Gauging Department Profitability
by MBA and MBA
If youve read our past columns, you know that average
profitability for a law firm is 33 percent. After all expenses
and taxes are paid, partners should take home one third of the revenues. Firms whose
profit margins are higher than 33 percent can congratulate themselves. Some
firms with smooth running operations and excellent efficiencies can boast margins of 70
percent or even more. If your firms profit margin is
less, you should find out why. Lets take a closer look at profitability by
department or matter type.
Not all departments are created equal. Some
departments may have high profit margins while others experience much lower margins. This is especially true for insurance defense firms with several types
of clients. The insurance defense may only generate a 10
percent profit or even a loss, whereas the corporate defense litigation may have a 40
percent profit. In this case, the firm should concentrate on
improving the operations of the insurance defense department delegation to
paraprofessionals, economies of scale through standardization, etc. Unfortunately,
insurance companies dictate billing rates, which affects the attorneys salaries.
Oftentimes, this discrepancy in profit margins among departments is a
point of contention with the partners, who want to split profits evenly even though they
are not contributing to the profits equally. Partners whose
departments are generating high profits should be earning more than partners whose
department profits are much less.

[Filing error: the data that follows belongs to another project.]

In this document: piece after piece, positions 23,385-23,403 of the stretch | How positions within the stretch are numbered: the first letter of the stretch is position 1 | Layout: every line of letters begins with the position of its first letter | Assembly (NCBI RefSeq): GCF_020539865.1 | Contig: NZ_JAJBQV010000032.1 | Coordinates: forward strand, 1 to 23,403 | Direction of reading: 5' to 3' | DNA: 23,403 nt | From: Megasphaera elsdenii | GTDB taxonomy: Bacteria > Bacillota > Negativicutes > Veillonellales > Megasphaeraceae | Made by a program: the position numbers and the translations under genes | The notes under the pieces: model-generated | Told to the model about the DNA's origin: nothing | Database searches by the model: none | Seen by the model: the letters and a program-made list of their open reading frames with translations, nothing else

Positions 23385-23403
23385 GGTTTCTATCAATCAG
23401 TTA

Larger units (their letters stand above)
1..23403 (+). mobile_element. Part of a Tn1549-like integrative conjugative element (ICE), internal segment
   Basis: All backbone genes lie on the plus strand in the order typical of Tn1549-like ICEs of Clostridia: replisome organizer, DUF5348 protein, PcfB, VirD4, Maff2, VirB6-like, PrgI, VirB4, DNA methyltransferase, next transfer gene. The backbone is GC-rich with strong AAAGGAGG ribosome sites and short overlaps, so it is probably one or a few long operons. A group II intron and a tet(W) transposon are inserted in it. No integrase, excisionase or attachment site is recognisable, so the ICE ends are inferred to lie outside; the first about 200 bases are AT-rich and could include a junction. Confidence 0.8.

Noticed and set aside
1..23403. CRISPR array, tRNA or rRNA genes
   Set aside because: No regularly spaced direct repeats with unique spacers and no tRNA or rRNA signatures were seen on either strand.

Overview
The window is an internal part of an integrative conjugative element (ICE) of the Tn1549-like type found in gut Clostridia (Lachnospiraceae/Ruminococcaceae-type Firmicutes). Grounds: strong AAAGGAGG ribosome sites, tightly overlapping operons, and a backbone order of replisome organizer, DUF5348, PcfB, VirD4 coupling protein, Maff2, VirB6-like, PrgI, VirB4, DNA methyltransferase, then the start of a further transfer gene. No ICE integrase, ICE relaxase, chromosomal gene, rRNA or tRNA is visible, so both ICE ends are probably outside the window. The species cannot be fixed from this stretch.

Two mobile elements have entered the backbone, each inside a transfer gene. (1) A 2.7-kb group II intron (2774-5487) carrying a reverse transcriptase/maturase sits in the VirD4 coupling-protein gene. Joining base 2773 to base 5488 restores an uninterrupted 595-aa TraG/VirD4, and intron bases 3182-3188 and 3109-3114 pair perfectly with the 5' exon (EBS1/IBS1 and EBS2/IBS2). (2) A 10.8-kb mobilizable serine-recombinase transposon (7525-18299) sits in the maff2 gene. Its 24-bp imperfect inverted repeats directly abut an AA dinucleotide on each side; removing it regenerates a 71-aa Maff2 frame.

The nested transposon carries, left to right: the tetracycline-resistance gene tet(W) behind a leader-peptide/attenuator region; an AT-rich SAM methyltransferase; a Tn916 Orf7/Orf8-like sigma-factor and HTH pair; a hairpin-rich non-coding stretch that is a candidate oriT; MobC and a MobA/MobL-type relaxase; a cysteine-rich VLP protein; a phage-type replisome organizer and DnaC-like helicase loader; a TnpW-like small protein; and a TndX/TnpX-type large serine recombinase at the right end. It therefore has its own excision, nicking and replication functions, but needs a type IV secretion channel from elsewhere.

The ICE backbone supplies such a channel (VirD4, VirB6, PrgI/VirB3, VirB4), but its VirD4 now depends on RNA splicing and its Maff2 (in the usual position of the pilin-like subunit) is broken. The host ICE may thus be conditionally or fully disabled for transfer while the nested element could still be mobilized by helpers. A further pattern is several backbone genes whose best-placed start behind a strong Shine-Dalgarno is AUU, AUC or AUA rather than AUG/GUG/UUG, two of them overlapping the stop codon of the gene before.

Gauging the profitability by department, type of client or matter can
provide the firm with a focus on areas that need improvement. Dont fix the things
that arent broken. Tracking the progress of improved
profitability by departments or type of matters can reveal trends that demonstrate to
partners if that area is operating in the best interest of the firm. Unprofitable
departments can be curtailed or resources shifted to more profitable departments.
So what are the mechanics of determining profitability by department
or matter type? You may have attempted to determine profitability by department, but got
stuck on allocating general and administrative expenses. This is easy to get
forget about them. For comparison purposes we define department profits with
consideration to only those expenses that can be segregated. The top two expenses for most
firms, payroll and rent fall into this category. Department profits are defined for each
department as revenues minus direct expenses minus allocated rent.
Revenues are easily segregated by department. Direct
expenses, which are the expenses only for that specific department, include salaries and
wages, benefits, and client costs. Total rent is allocated by the percentage of department
space. Employee salaries can be split across departments if they are shared.
Salaries for non-departmental employees such as word processors, accounting and
marketing personnel should not be calculated as direct expenses of the department.
Indirect expenses are general and administrative costs that cannot easily be attributed to
any specific department. They include office supplies, insurance, postage, etc.
Theoretically, all expenses can be allocated to a revenue-generating department. That
level complexity will give you a better estimate of department profitability, but is more
time-consuming to calculate.
Now you can compare the departments profitability.
A loss in any departments profit calculation indicates a serious problem
since there is no contribution by that department to pay the indirect expenses of the
firm. Concentrate your improvement efforts on the lowest profitable departments first. If
all department profits appear reasonably profitable, then investigate the remaining
indirect (general and administrative) expenses.
Although you may know your firms overall profitability,
calculating departments profitability will enable you to expand more profitable
areas and contract or improve less profitable areas. In some
cases, firms are willing to forego the profitability of one department because it serves
as a loss leader for other areas of the firm that are more profitable. However, this should be part of your business strategy, rather than